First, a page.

There's a movement afoot on Facebook to boycott Amazon.com after the book-selling behemoth (and nearly every other product imaginable) announced that it was changing the way it sells POD (that's print-on-demand) books on the website. Amazon owns BookSurge and they want to be YOUR -- and everyone else's -- POD of choice. This has caused many small and micro-presses to reexamine how to get their books onto the market. Some have already said "Amazon is dead to me" (Reb Livingston, owner of No Tell Books, on her blog last week) and others have already said they would rather sell their books through other online sources (B&N, Powell's, their own website storefronts), than cave to Amazon.
Lulu.com -- one of the biggest POD companies in the world -- has said they are working out a deal with Amazon so that their titles will still be carried on the site. PublishAmerica, on the other hand, refused to play ball and Amazon turned off all the "Buy" links to the listed titles. Other POD companies are trying to figure out how to respond to Amazon's strong-arm tactic. Amazon officials posted a note on their website last week that said using BookSurge saves money and gets the title into the hands of readers more quickly. Sure, writers can use Lulu or iUniverse, but if they want their POD title on Amazon, those companies will have to send an electronic file to Amazon where it will be stored in the BookSurge database. Anytime someone buys the title, it will be printed by BookSurge, rather than the company the writer contracted with. That means more profit for Amazon, less profit for the POD company and, ultimately, to the writer.
Amazon does take a big chunk of change from POD titles, but there is the "prestige" factor of having a book available at Amazon. How many writers are willing to give that up? My first collection of poetry, Better To Travel, was self-pubbed with iUniverse back in 2003. Yes, I had sales on Amazon, but the majority came from bookstore orders and hand-to-hand transactions at readings. When Slow To Burn was published in 2006 as a limited edition, it was only sold online at MetroMania Press's store and at my readings. All 300 copies sold out in just a little more than a year. Even better was that the profit split between me and the press made each of us a tidy sum. Who can say that in poetry these days?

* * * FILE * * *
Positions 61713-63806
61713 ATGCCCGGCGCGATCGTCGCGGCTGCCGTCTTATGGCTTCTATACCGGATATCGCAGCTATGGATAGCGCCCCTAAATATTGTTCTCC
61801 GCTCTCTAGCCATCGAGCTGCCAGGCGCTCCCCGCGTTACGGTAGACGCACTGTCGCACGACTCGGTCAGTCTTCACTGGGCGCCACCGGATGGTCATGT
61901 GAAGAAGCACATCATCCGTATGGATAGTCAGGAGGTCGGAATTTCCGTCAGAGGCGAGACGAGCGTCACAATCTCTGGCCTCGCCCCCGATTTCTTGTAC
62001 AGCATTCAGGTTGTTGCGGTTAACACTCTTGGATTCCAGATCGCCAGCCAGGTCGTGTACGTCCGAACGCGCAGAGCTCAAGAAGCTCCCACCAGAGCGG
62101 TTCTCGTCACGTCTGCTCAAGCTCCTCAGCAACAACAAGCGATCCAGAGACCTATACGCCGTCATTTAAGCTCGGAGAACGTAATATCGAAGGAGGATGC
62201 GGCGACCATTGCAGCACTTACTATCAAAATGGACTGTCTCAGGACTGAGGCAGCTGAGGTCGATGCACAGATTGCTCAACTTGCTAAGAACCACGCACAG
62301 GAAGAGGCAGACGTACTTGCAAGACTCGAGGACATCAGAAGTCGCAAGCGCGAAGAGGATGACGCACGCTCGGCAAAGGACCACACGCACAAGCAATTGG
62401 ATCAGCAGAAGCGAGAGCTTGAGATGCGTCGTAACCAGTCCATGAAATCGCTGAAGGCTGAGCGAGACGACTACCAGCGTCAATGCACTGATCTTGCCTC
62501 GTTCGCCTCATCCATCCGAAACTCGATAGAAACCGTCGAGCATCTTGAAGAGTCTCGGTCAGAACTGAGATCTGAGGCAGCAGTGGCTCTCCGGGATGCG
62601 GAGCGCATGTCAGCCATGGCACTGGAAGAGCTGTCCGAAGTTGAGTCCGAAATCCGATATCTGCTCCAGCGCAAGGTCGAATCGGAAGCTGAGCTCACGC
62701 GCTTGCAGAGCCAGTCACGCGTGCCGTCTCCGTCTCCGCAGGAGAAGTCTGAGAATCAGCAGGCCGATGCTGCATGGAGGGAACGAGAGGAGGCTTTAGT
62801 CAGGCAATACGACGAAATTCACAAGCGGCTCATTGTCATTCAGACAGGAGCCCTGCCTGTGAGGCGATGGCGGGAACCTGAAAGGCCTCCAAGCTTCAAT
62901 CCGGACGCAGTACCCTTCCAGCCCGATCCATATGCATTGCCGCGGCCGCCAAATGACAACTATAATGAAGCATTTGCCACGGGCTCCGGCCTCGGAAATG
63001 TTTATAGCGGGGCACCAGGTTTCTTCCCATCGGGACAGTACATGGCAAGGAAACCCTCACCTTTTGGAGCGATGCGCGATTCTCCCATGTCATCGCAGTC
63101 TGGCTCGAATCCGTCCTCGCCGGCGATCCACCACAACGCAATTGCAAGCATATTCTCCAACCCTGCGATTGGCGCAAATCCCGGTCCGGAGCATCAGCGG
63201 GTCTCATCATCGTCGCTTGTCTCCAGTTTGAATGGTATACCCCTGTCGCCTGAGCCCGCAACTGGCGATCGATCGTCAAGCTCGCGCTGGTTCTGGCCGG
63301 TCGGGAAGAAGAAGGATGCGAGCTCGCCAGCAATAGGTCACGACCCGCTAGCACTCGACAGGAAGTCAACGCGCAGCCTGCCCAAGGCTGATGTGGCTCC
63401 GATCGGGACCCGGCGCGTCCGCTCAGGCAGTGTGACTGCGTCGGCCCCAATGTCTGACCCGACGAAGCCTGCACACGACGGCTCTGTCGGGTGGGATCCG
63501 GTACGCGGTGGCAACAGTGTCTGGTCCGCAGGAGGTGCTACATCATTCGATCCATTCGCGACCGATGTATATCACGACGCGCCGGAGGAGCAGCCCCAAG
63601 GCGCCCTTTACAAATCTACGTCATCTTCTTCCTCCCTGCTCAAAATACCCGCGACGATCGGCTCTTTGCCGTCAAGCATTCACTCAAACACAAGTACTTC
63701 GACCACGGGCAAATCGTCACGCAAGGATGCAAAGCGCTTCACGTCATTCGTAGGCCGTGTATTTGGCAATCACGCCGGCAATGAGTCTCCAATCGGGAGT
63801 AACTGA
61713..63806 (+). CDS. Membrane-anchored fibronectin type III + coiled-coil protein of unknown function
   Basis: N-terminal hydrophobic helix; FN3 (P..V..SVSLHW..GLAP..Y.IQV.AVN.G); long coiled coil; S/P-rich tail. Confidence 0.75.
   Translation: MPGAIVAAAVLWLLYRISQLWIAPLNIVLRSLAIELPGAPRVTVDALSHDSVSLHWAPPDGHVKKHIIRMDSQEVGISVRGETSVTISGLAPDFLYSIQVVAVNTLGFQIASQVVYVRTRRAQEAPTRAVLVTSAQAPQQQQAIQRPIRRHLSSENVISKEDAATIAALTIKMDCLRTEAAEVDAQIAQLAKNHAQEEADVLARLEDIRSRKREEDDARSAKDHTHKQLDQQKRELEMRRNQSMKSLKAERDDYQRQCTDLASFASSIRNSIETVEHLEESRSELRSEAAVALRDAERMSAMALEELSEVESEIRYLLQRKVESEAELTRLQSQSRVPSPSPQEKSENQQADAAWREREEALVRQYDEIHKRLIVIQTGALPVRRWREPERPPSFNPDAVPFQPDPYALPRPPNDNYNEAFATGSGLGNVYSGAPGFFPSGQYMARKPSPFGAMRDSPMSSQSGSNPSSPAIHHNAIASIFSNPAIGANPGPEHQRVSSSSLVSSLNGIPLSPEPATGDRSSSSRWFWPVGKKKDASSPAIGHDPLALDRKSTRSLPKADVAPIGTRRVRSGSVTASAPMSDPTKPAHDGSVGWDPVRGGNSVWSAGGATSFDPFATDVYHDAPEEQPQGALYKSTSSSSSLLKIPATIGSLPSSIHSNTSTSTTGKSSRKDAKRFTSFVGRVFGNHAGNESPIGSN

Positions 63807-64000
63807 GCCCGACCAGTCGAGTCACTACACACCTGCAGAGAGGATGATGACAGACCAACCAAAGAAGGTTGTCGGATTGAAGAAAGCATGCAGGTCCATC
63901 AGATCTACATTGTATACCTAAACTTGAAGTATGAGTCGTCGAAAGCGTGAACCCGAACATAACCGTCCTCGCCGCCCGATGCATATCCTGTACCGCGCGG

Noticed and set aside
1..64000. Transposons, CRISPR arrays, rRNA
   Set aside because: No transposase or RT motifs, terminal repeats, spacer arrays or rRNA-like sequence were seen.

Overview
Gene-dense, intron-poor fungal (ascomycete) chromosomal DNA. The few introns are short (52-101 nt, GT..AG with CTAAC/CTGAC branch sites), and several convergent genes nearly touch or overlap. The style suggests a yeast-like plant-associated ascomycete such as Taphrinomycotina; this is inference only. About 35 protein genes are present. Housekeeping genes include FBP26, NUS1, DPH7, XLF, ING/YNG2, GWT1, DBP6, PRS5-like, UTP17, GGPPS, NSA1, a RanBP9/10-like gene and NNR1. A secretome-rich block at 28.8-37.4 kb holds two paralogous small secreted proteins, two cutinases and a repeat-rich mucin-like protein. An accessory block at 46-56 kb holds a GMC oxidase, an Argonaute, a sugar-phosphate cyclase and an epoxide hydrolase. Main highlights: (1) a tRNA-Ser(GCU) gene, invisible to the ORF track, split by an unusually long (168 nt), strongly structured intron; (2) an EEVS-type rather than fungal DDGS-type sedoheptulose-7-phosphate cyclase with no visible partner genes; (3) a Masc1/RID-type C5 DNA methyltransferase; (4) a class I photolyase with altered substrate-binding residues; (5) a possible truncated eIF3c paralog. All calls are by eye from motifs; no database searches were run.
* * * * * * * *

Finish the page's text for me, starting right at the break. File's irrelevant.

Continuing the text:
My chapbook, After the Poison, from Finishing Line Press is coming out later this year and it will be available on Amazon, but rather than letting Amazon sell it, the link on the page will direct buyers to purchase from the press. I'm not sure how much of a cut Amazon takes on those kinds of situations, but I guess I'll find out. I have to admit, I love Amazon. I love being able to order hard to find books and music and DVDs from other parts of the world (Amazon.co.uk gets more of business than the American site). But I also love exploring small press websites, buying my books at local independent stores and supporting the new DIY culture of poetry. If we really want to support poets, buying directly from them or their small press publisher is going to make them the most money. And since poetry doesn't pay -- except in love -- every dollar helps.
I'm not ready to boycott Amazon yet. I'm still waiting to see how this shakes out with Lulu, iUniverse and xlibris and I'm closely following what Reb Livingston and Shanna Compton at Bloof Books will be doing. I haven't talked to Dan or Michael at VRZHU, but I'd also like to know their thoughts and what they plan to do to help their authors. Let's get some discussion going...what are your thoughts, gentle, bullet-ridden VRZHU blog readers?
Addendum from Michael @ Vrzhu: I was out of town when this broke, so I'm just catching up on what's going on this morning. Vrzhu author Kim Roberts sent me this link here about the about it, which I'll be reading along with Reb's post and whatever Shanna has up about it.